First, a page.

Today in the Rose Garden, President Obama nominated James Comey as the next Director of the FBI. He is known for many other law enforcement highlights in his career: a role in taking down the Gambino crime family and trying to have the FBI pull back on the severity of interrogation tactics among others. In recent memory, he is best known for stopping Bush Administration aides from trying to get Attorney General John Ashcroft—who was in the hospital at the time—to sign off on a program that would let the government use wiretaps without requiring warrants. He cites the situation as “…probably the most difficult night of my professional life,” during his testimony to the Senate Judiciary Committee in 2007.
At the time Comey served as Deputy Attorney General in the U.S Department of Justice. Prior to taking the role of FBI Director today, Comey has served as executive at Lockheed Martin, lecturer on national security law at Columbia Law School, general counsel to Bridgewater, and a board member at HSBC Holdings.
Comey would come in at a time when the FBI and national security agencies as a whole have been in the spotlight over the issue of balancing security and privacy and costs of each. Exiting is Robert Mueller who had been Director of the FBI since September 2001, just a week shy of the events of 9/11. Under Mueller’s leadership, the FBI was shaped into a heavy combatant of foreign terrorism while handling domestic issues. His work saw President Obama keep Mueller on two years after his original 10 year term. Earlier this week, Mueller revealed that drones had been used on U.S soil. Also under Mueller’s FBI, the agency combated cybert errorism, cyber scams, found the bombers in the Boston bombing, finding missing children, fugitives, and foiled an assassination plot on the President by domestic terrorists—just to name a few.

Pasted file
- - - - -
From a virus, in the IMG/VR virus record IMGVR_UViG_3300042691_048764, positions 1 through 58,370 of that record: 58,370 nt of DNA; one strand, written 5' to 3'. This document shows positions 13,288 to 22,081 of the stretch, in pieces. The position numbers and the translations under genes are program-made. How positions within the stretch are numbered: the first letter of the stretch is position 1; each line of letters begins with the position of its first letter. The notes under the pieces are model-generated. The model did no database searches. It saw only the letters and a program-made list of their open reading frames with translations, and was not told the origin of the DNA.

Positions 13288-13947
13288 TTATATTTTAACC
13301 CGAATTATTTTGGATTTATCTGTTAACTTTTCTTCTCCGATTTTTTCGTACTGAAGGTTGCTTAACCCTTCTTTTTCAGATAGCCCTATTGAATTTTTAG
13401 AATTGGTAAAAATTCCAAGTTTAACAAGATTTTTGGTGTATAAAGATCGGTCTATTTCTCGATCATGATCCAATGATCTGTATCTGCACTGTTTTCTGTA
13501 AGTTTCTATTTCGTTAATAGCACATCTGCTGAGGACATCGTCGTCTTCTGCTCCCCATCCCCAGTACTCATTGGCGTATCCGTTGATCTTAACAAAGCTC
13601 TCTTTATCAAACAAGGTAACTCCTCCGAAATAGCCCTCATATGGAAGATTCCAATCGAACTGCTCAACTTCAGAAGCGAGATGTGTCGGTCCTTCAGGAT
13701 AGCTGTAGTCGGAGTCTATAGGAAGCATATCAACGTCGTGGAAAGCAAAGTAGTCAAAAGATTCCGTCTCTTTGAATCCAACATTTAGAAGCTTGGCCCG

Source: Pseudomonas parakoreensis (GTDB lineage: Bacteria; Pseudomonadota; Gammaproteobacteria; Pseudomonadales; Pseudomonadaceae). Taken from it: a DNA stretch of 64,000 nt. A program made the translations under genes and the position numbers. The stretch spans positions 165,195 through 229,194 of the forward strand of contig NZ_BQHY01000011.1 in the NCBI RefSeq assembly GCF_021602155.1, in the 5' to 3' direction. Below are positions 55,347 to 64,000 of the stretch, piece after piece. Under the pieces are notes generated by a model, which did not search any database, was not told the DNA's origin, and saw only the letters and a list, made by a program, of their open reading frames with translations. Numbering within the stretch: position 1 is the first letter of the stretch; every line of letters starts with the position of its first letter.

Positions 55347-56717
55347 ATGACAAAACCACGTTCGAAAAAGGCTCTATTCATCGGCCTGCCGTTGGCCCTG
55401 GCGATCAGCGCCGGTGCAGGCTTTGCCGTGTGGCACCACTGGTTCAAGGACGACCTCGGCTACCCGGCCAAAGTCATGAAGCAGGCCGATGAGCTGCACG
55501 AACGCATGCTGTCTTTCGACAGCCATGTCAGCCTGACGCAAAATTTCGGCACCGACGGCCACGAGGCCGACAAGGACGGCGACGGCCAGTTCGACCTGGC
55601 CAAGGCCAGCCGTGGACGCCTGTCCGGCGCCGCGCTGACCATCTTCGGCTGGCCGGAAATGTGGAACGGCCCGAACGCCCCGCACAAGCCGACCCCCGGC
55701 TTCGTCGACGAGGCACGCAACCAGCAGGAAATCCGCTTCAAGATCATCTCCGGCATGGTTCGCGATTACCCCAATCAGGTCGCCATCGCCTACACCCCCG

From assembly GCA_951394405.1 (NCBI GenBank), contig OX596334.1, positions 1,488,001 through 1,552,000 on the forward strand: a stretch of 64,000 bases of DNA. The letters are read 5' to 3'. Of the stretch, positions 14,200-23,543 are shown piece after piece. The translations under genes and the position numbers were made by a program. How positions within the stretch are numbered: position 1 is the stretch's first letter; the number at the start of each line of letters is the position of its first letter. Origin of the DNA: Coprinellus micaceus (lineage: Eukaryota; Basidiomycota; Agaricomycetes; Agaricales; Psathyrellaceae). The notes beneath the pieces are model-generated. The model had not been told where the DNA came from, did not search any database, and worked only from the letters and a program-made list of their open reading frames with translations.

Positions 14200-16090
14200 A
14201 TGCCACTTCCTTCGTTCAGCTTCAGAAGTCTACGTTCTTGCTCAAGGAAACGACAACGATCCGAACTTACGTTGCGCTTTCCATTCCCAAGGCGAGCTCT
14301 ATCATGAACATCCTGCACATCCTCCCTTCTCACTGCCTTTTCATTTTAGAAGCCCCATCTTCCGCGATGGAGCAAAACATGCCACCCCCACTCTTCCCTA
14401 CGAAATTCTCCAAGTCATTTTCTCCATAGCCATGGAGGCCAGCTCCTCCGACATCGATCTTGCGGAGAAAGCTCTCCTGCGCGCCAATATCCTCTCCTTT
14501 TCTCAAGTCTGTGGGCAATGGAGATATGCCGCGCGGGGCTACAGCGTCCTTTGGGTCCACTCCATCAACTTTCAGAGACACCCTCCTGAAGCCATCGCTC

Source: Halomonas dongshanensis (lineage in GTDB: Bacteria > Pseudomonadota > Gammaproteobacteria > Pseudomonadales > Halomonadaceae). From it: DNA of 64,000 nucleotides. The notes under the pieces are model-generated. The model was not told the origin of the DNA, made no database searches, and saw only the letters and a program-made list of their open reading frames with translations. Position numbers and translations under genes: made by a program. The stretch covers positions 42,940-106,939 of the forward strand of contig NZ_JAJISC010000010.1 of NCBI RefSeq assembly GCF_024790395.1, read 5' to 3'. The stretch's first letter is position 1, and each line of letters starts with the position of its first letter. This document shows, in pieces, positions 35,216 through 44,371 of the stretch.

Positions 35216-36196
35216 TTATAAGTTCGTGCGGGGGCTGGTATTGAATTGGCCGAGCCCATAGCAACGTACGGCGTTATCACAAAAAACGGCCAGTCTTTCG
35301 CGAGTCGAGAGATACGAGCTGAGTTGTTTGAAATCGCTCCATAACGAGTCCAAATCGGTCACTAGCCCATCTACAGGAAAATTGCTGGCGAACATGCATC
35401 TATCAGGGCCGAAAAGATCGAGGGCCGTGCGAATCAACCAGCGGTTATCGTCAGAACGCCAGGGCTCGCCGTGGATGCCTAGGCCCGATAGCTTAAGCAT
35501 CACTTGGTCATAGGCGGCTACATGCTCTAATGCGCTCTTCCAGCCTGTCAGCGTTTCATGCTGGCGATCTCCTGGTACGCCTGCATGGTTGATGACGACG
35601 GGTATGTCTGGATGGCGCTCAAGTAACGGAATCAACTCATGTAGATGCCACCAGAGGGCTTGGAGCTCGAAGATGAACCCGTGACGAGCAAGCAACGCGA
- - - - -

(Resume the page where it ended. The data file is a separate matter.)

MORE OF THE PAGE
The White House as well as the top Democrat and Republican of the Senate Judiciary Committee felt that James Comey is ready for the mantle, however the American Civil Liberties Union has its concerns. They mention that while Comey combated surveillance and interrogation tactics, he signed off on NSA, the indefinite detention of terror suspect Jose Padilla, and harsh interrogation tactics such as waterboarding among other red flags. Despite this, the White House is looking to Comey—a Republican—to easily make his way through the Senate confirmation process.
Of James Comey, President Obama said that he “…understands, deeply in his core, the anguish of victims of crime—what they go through. He’s made it his life’s work to spare others that pain.” Also, he called Comey “…a rarity in Washington sometimes: He doesn’t care about politics.” He also praised Mueller for his time in the FBI and for having it adapt to various threats post-9/11.
Robert Mueller leaves office September 4th. Should James Comey enter office, it would be for a 10 year term—far beyond President Obama’s second term.